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Cycling delivers health, fitness, and fun

911 remember 700 I’M A MIDDLE-AGED GUY (with a few physical limitations) and I’d love to play football with the guys… but I’m smarter than that. I’d like to run as I did for the majority of my first five decades, but I have vertebrae issues. Golf doesn’t interest me anymore; I want a more aerobic activity. And tennis, well, I could never quite get the hang of swinging a tennis racket with any accuracy.
So seven years ago when I had to quit running, I spent some time looking for another sport to keep my weight down and my heart healthy. I couldn’t imagine what it might be—after all I had to care for a degenerating spine. So while I pondered my dilemma, I started riding an old rusty bike I had in my storage unit, and discovered I rather enjoyed it. A flood of memories came back as I peddled through our city streets. It made me feel like a kid again, at least until all those high speed cycling nuts passed me by in their goofy looking clothing.

No, I thought, cycling probably wasn't my new sport.
I'll just have to keep looking.

At first, I rode about seven miles on that old bike with knobby tires, and thought I was really doing something. I felt tired when I got home, but also challenged. I stayed with it. I added a little distance each week and I started really looking forward to my ride. Then, in late 2005, something came over me, and I treated myself to a new bike. I purchased a Cannondale Bad Boy, a kind of cross between a mountain bike and a road bike.
My love affair with cycling had begun
I set up the Bad Boy with the road rims and started chasing the roadies up and down the circuit used by many cyclists in my neighborhood. To my surprise, I began keeping up with and sometimes passing the guys on the road bikes—many of them younger than myself. I soon bought myself some of those funny clothes and a metamorphosis began. I was evolving into a roadie.

I’m a cycling nut, you don’t have to be
Since this is a blog post and not a chapter from my book, I’ll cut to the chase. Cycling is a sport that you can adapt to serve your physical, mental and emotional needs. It offers something for everyone. I’ve since added two road bikes to my fleet, and also bought one for my wife, who has also taken up cycling. I enjoy long distance cycling, and have become a Randonneur. (I have ridden my bike as much as 250 miles in one day.) These days, after my second spinal surgery in March of 2009, I’m back to riding several times a week, and typically covering at least 400 miles a month. I’ve lost 30 pounds, gotten my cholesterol in a safe range, and feel stronger than I did 20 years ago. But that’s my style and it may be a little extreme for many people.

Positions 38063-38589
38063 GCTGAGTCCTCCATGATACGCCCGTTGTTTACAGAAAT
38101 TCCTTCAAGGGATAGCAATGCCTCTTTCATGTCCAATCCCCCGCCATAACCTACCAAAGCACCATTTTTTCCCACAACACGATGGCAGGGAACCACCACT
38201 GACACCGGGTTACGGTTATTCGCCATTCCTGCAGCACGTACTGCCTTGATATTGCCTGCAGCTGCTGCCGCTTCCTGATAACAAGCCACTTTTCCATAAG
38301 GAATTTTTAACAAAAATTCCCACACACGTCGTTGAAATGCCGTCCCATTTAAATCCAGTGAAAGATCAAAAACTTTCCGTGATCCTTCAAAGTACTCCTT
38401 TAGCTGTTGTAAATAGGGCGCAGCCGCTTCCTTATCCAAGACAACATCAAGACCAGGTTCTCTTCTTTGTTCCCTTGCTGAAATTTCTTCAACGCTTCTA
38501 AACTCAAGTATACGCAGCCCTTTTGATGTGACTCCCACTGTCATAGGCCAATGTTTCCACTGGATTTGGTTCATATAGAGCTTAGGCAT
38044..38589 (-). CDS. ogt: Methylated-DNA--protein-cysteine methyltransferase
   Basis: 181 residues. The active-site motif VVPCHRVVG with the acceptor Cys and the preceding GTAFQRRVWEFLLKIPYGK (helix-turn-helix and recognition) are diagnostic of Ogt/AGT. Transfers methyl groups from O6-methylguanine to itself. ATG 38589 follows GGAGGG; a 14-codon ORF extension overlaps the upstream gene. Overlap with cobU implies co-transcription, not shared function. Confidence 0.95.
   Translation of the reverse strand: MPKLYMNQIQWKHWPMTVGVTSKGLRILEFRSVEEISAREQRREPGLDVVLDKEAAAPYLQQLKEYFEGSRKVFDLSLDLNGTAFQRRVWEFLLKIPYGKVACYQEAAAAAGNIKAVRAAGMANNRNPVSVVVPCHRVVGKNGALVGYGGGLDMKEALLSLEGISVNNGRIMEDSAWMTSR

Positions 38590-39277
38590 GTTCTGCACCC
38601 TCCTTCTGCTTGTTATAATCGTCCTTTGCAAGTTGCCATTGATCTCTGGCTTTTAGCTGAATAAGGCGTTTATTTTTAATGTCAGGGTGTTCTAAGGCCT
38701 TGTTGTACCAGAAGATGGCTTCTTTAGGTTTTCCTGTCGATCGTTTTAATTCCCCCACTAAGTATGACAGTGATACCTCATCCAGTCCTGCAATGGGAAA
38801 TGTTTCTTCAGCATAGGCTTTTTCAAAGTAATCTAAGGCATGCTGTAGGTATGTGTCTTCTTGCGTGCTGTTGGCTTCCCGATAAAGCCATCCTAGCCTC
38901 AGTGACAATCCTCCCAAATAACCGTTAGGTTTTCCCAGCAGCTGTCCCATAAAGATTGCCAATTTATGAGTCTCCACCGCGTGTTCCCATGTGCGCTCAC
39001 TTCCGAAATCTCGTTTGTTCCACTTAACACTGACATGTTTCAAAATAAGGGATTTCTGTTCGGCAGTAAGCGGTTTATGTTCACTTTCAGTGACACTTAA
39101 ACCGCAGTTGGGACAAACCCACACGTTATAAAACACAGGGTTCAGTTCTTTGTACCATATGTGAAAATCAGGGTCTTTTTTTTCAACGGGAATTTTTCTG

My point here is that you can take up cycling and create a sport that suits your lifestyle, time constraints and health goals.

Cycling offers flexibility and choices

  • You can ride any style of bike you want from a beach cruiser to a carbon fiber road machine. Bikes come in every size and style you can imagine, including recumbents in 2, 3, and 4 wheel design.
  • You can ride solo (often my preference), or you can make it social and ride with a group or a local club.
  • You can ride long distances, or you can ride around your neighborhood.
  • You can take your bike on trips and ride in other states or other countries.
  • You can tour the countryside, or you can ride on behalf of your favorite charity.
  • You can ride during every season if you want to, and during the day or during the night.
  • You can push your body to its limits, or you can make every ride a leisurely delight.
  • You can wear cycling clothes (designed for comfort and safety), or you can wear your everyday duds.

Dianesbike2 700I've discovered the real deal
Cycling is the most beautiful sport in the world. It allows you to be outdoors in the fresh air, see the countryside, share good times with friends, and keep yourself fit without putting too much stress on your body.

To get started, get a bike, any old bike will do as long as it fits you comfortably. Ride it. Give yourself two weeks in the saddle to see how your body will react. You’ll have sore legs. You most likely have a sore butt, but my guess is you’ll be reminded of a time when you were a kid, out in the world exploring and having fun with your friends.
For me cycling is an adventure. Every time I go for a ride I see something I’ve never seen before. For me it’s more than exercise, it’s my well-being, it’s my therapist, and it’s my lifestyle.